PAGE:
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Update 2 m&s finance chief defects to tesco


´╗┐* Tesco says M&S CFO Alan Stewart to join firm in same role* No start date given for Stewart* Stewart likely to be held to 6mth notice and non-compete clause* M&S shares down 1 pct, Tesco shares up 0.5 pct (Adds detail, analyst comments, shares)By James DaveyLONDON, July 10 Marks & Spencer Chief Finance Officer Alan Stewart has quit to join Tesco in the same role, jumping ship from one struggling British retailer to another. Just two days after helping M&S Chief Executive Marc Bolland present first-quarter sales, Stewart has left Britain's biggest clothing retailer to join the world's third-biggest stores group on an increased salary and with a 1.7 million pounds ($2.9 million) golden hello. His appointment will be a boost to Tesco CEO Philip Clarke, who is currently the only executive on Tesco's PLC board, and who is facing questions over whether he has the right strategy to turn around the 95-year-old group."We wanted a candidate who had the right blend of experience, leadership and values to play a leading role in the transformation of Tesco. We have found all three in Alan," Clarke said.

Stewart abruptly left M&S' central London headquarters after handing in his notice early Thursday, a source familiar with the situation said. But he was unlikely to start work at Tesco before the end of this year due to a six-month notice period and the triggering of a non-compete clause in his contract, the source said. Shares in M&S were down 1 percent at 1209 GMT, while Tesco's shares were up 0.5 percent. Tesco's shares are hovering near 10-year lows, while M&S's are down over 40 percent since their peak in 2007. Tesco, which has been looking for a new finance chief since Laurie McIlwee announced his intention to quit in April, said Stewart would join "following satisfaction of existing contractual obligations."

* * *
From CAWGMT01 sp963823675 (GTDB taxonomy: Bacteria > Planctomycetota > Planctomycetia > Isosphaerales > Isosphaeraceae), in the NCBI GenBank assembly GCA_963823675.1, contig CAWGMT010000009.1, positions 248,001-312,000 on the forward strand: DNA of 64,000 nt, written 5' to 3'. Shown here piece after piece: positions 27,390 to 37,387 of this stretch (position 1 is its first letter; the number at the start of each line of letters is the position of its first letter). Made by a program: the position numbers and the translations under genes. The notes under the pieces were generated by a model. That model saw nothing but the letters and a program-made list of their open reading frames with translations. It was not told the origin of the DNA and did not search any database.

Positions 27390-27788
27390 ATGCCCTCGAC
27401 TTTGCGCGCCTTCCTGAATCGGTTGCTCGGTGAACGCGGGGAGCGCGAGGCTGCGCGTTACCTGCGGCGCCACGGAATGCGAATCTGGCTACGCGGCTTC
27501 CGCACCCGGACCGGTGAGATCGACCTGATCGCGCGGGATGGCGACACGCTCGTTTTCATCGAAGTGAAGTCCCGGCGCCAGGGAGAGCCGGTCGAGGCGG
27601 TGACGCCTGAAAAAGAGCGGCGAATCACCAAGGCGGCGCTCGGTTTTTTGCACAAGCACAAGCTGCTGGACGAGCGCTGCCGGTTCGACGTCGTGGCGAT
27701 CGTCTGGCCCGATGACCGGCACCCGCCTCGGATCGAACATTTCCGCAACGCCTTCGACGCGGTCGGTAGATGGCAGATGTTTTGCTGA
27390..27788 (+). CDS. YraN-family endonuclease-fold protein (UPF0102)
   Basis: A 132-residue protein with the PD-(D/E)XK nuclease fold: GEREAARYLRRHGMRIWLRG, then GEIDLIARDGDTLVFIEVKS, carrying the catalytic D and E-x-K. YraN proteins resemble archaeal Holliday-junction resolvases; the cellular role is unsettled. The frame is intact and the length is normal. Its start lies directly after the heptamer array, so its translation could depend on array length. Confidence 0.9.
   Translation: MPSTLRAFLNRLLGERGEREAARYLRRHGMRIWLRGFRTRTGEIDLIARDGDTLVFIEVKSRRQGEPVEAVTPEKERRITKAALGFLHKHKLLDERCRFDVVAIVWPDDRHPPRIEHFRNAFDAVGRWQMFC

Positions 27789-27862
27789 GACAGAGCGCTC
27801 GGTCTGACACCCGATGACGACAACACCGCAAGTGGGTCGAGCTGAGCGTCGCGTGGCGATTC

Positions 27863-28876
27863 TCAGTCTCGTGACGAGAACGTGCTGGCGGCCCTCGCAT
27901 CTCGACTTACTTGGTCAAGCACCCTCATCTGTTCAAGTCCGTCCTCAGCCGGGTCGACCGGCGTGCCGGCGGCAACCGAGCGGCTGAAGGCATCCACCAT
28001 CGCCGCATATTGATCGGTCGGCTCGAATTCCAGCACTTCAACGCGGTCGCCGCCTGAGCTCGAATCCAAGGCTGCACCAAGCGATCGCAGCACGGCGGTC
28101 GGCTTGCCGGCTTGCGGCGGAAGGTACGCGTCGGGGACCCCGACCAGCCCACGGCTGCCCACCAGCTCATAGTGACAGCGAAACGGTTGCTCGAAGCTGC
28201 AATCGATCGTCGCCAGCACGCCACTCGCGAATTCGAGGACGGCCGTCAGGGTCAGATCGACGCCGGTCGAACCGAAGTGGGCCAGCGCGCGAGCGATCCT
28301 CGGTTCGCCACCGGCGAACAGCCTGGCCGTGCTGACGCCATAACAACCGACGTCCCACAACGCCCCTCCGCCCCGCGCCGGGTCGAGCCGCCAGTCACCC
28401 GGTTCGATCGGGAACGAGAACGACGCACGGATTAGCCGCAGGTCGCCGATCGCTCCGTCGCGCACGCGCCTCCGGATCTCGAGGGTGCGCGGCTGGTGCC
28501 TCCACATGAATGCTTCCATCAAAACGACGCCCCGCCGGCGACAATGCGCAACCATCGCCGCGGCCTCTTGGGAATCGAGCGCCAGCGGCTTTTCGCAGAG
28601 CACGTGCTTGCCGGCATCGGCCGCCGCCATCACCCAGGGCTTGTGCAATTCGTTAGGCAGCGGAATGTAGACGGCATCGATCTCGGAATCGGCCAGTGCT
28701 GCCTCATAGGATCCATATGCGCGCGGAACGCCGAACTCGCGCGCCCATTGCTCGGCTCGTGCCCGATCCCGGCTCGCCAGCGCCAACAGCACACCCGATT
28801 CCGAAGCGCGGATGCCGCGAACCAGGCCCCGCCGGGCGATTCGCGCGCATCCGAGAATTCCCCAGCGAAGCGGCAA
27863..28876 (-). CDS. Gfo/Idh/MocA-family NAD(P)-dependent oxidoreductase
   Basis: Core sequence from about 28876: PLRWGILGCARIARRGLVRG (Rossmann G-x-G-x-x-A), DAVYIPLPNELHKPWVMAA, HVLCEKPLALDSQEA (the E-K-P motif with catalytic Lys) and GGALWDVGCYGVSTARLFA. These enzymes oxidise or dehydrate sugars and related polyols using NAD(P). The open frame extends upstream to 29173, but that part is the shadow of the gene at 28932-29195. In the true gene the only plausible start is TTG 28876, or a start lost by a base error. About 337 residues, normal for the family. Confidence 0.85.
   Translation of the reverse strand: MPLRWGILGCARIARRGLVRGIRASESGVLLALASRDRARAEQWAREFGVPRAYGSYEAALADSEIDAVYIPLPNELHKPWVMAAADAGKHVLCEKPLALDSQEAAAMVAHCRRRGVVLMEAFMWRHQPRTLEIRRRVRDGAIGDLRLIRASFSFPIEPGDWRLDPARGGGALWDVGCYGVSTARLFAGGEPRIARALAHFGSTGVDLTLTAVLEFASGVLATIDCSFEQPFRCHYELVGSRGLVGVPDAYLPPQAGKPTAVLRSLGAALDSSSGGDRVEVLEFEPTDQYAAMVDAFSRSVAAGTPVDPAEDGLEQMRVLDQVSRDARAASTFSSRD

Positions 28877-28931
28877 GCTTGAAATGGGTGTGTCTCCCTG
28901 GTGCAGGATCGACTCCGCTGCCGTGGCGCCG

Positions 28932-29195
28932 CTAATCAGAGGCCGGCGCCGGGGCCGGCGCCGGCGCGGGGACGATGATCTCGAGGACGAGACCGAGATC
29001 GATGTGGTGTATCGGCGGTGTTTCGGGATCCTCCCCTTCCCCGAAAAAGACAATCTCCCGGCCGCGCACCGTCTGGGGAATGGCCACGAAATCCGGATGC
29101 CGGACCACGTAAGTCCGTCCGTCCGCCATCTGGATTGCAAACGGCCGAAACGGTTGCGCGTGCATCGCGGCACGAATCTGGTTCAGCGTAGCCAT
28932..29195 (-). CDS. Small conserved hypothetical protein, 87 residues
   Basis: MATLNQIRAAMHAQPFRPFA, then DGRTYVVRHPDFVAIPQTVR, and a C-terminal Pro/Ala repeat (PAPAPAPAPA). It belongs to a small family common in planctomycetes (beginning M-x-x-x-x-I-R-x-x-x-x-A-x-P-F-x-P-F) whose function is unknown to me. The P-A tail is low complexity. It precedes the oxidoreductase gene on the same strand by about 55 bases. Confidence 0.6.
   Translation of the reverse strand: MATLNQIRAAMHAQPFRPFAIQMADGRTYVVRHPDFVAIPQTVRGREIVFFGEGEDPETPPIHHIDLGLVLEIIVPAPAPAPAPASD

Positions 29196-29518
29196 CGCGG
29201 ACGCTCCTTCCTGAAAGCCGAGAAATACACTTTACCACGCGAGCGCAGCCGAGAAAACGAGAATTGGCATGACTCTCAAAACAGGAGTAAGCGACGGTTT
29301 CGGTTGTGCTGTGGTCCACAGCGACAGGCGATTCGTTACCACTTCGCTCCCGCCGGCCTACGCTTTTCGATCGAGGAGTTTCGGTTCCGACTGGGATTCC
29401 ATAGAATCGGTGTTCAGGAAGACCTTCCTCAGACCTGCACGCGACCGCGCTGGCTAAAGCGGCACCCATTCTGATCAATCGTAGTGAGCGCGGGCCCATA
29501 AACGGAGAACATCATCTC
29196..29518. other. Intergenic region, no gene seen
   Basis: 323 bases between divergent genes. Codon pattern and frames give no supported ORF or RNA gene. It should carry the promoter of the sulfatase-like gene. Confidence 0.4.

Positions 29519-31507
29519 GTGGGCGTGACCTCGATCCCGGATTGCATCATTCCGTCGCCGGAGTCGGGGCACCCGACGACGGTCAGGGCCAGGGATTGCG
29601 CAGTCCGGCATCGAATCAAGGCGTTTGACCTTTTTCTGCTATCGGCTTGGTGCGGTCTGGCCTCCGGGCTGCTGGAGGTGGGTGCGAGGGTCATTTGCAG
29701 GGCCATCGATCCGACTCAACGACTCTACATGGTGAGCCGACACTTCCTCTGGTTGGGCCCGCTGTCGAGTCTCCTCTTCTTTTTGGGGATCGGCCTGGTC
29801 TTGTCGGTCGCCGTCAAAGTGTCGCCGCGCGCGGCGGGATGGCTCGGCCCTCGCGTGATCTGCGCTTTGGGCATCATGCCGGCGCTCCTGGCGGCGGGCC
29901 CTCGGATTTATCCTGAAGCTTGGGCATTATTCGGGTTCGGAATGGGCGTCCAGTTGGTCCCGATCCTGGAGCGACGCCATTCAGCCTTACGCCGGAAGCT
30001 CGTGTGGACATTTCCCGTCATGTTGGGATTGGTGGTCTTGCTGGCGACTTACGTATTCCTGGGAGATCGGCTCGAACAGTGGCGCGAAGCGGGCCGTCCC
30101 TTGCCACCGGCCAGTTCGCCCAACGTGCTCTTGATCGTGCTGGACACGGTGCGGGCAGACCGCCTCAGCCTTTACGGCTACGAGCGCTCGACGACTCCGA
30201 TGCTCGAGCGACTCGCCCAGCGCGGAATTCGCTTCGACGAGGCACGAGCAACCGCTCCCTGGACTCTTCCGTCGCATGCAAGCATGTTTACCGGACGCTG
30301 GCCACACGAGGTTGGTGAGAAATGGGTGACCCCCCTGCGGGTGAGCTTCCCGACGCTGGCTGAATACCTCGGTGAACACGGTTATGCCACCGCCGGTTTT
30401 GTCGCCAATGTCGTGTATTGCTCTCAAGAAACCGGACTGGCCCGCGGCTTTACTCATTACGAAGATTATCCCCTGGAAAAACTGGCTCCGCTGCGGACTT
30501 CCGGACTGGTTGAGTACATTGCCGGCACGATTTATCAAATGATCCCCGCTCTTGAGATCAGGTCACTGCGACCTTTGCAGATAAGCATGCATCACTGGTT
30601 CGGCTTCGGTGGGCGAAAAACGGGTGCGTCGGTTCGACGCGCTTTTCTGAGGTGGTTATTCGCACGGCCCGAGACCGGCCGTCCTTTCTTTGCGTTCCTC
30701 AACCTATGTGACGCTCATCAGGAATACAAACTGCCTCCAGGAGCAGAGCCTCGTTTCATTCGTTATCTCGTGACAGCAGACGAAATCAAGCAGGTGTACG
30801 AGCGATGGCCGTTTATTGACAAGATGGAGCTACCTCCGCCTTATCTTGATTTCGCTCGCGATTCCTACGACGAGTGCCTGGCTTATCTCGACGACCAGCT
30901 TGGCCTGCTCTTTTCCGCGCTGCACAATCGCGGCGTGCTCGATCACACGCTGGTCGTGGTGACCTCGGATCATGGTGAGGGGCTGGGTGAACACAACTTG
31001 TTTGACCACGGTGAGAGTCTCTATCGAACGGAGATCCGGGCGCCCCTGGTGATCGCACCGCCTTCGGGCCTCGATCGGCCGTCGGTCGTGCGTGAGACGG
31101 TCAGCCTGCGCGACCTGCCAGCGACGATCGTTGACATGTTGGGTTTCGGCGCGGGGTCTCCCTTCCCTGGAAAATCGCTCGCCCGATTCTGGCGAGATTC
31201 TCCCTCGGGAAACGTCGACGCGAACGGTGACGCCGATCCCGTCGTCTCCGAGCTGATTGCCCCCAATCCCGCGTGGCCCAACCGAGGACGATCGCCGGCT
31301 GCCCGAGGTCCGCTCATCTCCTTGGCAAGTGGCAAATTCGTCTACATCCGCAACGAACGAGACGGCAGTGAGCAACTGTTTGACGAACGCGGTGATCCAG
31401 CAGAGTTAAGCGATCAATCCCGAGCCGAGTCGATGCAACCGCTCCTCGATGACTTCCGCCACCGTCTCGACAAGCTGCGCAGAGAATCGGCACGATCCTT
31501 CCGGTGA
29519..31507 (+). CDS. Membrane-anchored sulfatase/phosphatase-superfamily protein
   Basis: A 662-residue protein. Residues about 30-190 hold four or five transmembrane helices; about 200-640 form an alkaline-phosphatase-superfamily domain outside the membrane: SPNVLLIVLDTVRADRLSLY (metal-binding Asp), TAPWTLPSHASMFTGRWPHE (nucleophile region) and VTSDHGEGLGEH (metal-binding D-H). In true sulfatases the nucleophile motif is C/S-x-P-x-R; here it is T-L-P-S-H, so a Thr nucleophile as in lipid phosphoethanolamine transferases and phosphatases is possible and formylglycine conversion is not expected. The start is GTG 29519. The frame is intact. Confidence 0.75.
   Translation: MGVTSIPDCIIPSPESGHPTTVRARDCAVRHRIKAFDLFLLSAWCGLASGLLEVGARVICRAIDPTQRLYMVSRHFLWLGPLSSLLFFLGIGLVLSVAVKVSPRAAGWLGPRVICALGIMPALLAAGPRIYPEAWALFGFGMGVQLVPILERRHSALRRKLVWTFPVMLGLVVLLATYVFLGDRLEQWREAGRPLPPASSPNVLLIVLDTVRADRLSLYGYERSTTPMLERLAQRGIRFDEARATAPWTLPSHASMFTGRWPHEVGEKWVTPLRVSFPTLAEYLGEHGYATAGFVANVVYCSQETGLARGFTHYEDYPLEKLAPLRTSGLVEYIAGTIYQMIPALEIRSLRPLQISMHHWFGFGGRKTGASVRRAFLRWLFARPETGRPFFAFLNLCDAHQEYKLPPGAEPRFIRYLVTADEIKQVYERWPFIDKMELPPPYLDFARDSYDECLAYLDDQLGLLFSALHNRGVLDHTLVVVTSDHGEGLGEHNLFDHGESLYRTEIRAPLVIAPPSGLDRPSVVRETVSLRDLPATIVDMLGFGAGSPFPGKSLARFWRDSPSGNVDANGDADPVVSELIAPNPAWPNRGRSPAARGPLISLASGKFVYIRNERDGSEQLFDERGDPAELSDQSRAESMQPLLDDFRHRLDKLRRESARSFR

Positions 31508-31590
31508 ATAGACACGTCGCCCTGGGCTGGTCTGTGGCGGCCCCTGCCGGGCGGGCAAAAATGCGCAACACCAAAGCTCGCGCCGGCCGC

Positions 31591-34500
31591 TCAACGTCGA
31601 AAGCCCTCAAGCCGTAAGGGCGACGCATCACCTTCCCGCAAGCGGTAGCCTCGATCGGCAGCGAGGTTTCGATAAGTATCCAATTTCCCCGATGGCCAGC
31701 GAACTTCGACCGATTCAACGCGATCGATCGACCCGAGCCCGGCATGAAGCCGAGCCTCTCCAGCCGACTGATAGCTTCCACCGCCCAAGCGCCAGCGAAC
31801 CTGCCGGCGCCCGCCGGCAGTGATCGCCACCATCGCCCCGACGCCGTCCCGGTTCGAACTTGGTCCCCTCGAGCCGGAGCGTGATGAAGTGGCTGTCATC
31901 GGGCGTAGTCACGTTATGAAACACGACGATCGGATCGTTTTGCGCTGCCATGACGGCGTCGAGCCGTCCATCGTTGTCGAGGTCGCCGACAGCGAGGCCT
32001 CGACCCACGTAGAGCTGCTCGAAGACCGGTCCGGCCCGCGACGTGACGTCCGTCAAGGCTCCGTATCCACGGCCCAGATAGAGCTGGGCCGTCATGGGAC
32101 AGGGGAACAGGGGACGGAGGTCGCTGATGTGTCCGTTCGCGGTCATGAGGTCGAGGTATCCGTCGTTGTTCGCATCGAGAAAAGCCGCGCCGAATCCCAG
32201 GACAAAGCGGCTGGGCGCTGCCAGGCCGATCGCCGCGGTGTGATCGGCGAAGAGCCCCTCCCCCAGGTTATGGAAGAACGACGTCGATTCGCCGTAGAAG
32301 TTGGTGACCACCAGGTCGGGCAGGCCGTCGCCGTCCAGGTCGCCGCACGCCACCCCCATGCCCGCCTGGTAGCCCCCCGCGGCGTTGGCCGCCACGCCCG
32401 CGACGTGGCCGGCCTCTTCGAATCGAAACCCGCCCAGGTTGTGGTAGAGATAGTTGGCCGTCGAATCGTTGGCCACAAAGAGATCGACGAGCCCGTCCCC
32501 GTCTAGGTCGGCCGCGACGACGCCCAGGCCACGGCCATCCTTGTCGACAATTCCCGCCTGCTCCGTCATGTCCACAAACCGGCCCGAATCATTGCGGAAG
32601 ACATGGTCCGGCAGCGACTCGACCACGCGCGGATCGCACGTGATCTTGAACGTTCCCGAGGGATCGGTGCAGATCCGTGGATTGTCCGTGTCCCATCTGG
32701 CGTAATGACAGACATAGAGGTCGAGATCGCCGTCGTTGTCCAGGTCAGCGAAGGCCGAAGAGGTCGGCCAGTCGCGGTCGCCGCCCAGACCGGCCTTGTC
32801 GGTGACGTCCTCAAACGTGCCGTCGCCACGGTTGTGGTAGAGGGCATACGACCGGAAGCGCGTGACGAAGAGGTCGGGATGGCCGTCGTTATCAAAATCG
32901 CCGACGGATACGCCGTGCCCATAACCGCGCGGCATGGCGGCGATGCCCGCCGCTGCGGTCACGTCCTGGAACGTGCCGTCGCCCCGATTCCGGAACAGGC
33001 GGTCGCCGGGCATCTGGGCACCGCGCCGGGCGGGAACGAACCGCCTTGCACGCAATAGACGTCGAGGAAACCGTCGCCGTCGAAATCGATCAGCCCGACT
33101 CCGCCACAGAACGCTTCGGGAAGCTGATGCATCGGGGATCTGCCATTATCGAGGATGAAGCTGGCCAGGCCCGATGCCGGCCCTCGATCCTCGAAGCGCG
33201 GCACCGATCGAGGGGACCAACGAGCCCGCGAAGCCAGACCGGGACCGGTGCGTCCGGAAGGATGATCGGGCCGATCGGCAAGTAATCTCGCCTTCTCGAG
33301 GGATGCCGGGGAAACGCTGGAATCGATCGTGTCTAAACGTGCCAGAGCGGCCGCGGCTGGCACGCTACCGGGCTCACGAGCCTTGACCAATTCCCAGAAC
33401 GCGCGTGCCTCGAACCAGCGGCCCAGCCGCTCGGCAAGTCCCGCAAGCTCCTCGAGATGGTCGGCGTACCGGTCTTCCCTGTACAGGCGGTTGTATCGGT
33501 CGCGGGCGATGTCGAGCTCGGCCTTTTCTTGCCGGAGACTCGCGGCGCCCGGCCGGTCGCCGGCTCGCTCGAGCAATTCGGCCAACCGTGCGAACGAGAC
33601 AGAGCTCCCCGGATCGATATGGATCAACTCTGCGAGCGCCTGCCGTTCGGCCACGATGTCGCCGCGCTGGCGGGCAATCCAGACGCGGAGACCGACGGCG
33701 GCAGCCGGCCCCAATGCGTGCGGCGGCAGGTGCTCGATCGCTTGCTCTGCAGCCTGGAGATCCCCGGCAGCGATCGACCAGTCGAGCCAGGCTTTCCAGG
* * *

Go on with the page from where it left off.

OPPORTUNISTIC Stewart has held the CFO role at M&S since October 2010 and had responsibility for property added to his role just 11 days ago when Bolland shuffled the remits of his executive team. Stewart is a former finance director of WH Smith and has also held executive roles at HSBC and Thomas Cook. He leaves Bolland, who is also battling against tough trading and who was criticised by private shareholders at the firm's annual investor meeting on Tuesday.

"I can see why he wants to jump ship, given the gloomy outlook for M&S, and that is a telling blow to the M&S recovery story," independent retail analyst Nick Bubb said."Why he thinks Tesco is a better story is a more interesting question. And whether he will be any more investor friendly than his predecessor at Tesco remains to be seen."Other analysts view Stewart's departure as opportunistic, and did not regard him as central to the delivery of M&S's plans. Tony Shiret, retail analyst at Espirito Santo Investment Bank, said Stewart had operated at M&S in broadly the same way as when he was at WH Smith - on a lower level than the CEO in both organisations, rather than as a counter-balance and source of strategy origination."We expect that this will continue at Tesco and see no reason to adapt our negative stance on that stock following today's news," he said. Stewart will see his basic annual salary rise from the 579,000 pounds ($985,200) he was on at M&S to 750,000 pounds at Tesco. He will also be granted replacement share awards with a value of 1.74 million pounds in lieu of his deferred share awards from M&S that he will forfeit when he joins Tesco. M&S said Stewart's responsibilities will be carried out on an interim basis by Paul Friston, a former director of financial group control who was recently appointed as executive assistant to Bolland. It said a search for Stewart's successor has started. ($1 = 0.5877 British Pounds)